For those at the ISA annual convention in Toronto on 27-31 March, there will be a number of panels exploring the role of strategic narrative in international affairs, including a debate about whether framing and narrative research can be unified in a productive way. Please find details below. There are also a range of other political communication-themed panels and talks, many of them convened by the International Communications (ICOMM) Section of ISA - find them on the official programme here.
TC13: Strategic Narratives, News Coverage, and Russia-U.S. Relations
Thursday, March 28, 1:45 PM - 3:30 PM Willow Centre, Sheraton Centre Toronto
Strategic Narratives, News Coverage, and Russia-U.S. Relations
Participant: Alister Miskimmon (Queen's University, Belfast)
Participant: Laura Roselle (Elon University)
In their seminal work on strategic narratives, Miskimmon, O’Loughlin, and Roselle write, “Narratives are central to the identity and behavior of actors in the international system, the structures of the system itself, and how ideas, issues, and policies are contested.” Major powers, including Russia and the United States, rely heavily on strategic narratives to establish and maintain their influence within the arena of international relations. News media provide important venues for the communication of these narratives to global and domestic publics, and studying news coverage can provide insights about the construction and effectiveness of narratives. This roundtable will examine Russian and American strategic narratives as they are reflected in the two countries’ news media and will analyze ways that these narratives are affected by the evolution in media technologies and audience news consumption patterns.
FA24: Strategic Narratives and Frame Contestation: Unifying a Fractured Paradigm
Friday, March 29, 8:15 AM - 10:00 AM Provincial South, Sheraton Centre Toronto
Author: Laura Roselle (Elon University)
Recent years have witnessed an explosion in the number of non-peer reviewed investigations of digital network “disinformation” campaigns and “fake news.” The political exigencies of the times have prioritized often richly empirical though atheoretical demonstrations of probable links between particular narratives and their sources (often Russian trolls and bots) and amplifiers (often state-sponsored media and extremist websites and social media users). In many instances, this work has been remarkably insightful and highly relevant to the urgent need to understand emergent threats to the integrity of Western Liberal institutions and norms. Missing from this work is the development of a political communication theory of “disinformation.” Such is the purpose of this panel. The papers presented here focus on the development of theoretical constructs that help us explain politically intentional global information flows. The papers are anchored by Entman’s cascade activation model of frame contestation (2005) and Miskimmon, Roselle, O’Loughlin (2013) strategic narratives framework. In this way, the panel coheres around a discrete intellectual challenge (theory building) and similar empirical research questions.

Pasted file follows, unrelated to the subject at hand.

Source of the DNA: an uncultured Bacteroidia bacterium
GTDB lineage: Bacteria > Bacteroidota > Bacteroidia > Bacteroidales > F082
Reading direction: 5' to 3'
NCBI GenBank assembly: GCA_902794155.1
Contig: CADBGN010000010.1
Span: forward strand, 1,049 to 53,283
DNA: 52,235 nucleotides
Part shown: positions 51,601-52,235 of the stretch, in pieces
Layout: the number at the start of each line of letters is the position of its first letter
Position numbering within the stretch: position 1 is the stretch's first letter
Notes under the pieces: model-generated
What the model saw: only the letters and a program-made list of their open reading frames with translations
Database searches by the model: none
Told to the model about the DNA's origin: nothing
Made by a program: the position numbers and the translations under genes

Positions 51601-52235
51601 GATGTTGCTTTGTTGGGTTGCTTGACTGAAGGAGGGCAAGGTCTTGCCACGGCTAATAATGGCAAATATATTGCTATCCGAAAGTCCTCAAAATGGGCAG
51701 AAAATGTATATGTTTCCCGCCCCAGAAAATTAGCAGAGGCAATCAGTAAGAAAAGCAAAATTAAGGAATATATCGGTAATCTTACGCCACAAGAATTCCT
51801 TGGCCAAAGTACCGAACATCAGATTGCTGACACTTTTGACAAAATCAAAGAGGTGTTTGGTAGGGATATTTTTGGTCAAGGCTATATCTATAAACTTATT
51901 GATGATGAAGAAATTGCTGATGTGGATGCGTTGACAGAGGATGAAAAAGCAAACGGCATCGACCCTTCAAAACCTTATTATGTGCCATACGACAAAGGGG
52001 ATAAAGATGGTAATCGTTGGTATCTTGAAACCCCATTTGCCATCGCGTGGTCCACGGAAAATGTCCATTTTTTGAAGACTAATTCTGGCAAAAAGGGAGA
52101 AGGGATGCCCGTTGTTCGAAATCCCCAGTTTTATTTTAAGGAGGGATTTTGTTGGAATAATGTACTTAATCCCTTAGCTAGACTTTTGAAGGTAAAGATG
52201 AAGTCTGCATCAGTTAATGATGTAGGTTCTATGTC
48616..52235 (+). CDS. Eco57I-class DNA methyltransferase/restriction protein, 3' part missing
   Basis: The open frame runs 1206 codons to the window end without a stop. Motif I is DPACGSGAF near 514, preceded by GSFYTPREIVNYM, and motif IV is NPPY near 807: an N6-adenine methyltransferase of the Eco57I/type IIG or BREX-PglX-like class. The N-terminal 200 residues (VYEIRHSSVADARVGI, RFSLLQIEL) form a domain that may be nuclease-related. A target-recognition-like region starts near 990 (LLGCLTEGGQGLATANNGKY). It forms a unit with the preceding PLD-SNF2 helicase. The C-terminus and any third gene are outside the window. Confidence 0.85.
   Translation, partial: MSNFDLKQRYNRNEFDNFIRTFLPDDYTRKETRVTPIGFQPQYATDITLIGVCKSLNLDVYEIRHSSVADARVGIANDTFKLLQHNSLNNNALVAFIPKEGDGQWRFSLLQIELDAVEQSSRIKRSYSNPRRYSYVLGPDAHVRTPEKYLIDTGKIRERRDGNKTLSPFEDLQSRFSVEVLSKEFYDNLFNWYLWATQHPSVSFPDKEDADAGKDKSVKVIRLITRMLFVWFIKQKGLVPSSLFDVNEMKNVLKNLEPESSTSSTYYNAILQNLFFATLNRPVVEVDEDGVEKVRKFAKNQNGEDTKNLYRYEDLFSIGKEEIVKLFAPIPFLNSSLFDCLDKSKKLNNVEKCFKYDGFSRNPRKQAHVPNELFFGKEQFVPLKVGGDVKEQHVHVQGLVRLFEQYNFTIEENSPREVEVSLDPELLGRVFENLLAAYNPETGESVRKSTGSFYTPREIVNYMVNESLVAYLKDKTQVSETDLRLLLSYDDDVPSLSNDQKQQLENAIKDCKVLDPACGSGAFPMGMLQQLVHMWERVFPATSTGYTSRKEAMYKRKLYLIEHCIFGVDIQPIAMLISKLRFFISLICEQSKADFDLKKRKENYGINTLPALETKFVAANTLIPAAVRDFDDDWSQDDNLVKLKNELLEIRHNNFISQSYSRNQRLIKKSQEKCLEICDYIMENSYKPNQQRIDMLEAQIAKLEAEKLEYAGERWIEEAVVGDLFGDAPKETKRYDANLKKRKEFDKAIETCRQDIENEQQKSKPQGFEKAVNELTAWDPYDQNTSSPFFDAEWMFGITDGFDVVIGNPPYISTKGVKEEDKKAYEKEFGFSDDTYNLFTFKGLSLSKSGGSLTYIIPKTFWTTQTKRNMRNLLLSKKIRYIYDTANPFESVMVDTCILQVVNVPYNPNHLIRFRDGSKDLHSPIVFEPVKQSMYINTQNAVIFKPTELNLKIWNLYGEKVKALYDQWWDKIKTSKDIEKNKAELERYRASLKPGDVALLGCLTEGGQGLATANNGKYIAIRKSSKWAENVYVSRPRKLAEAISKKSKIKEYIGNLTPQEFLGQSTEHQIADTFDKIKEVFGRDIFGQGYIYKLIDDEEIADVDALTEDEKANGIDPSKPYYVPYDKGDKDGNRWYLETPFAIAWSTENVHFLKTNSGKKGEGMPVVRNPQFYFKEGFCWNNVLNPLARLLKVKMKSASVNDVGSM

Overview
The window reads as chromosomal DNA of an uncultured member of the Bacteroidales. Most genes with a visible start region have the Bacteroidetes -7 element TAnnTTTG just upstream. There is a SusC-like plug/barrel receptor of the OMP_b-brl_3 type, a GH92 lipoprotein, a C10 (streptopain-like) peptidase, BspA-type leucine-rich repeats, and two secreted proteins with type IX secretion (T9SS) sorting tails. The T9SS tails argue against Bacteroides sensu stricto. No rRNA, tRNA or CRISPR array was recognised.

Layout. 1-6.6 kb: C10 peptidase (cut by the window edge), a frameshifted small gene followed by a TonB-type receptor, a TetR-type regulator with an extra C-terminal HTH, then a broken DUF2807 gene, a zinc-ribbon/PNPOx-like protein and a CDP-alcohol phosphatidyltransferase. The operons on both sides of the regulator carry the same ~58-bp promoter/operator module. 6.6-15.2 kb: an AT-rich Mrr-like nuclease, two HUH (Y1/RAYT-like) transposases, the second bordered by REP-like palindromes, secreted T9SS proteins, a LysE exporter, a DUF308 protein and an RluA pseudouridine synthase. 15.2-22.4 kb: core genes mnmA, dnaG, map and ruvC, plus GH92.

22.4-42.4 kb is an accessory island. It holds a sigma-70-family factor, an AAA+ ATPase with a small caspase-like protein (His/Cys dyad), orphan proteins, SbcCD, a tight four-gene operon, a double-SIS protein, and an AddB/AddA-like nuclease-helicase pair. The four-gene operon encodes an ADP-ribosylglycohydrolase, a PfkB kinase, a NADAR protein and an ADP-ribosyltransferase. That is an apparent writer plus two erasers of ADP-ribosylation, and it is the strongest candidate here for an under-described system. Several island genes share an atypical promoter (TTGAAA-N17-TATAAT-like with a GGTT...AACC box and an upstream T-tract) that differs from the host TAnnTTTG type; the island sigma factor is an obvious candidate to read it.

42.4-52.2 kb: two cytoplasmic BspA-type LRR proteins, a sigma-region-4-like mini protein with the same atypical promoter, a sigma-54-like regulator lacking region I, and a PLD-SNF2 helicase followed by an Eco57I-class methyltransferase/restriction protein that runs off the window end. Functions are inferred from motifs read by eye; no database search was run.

SA18: Stickiness and Silence: Explaining the Failures and Successes of Strategic Narrative
Saturday, March 30, 8:15 AM - 10:00 AM Chestnut East, Sheraton Centre Toronto
This panel seeks to describe and explain cases of strategic narrative success and failure. Why do some narrations of events stick for audiences while others fall silent? The panelists use a series of conflict-based case studies and theoretical approaches to discuss different measures and conceptualisation of success and failure, the conditions and temporalities of success and failure, and the ways in which success and failure exist independently of their narration of their own efficacy. This discussion builds directly on the Re-narrating Conflict: Media, Military and Public Translations of Strategic Narratives panel of ISA 2018. These panelists found surprising instances of narrative stickiness and silence: that UK audiences have forgotten 9/11 was related to the Afghanistan War; that elites in Kazakhstan tactically engage with the China’s Belt and Road strategic narratives to develop their own national identity narrative; that a hostile domestic press ignore Trump’s narrations yet with one curious exception; and that even when states achieve narrative congruence with multilateral allies there can be risk to clarity of mission. The new panel addresses a mix of old and new cases, making a distinct contribution to development forms of explanation and interpretation in the growing field of strategic narrative study.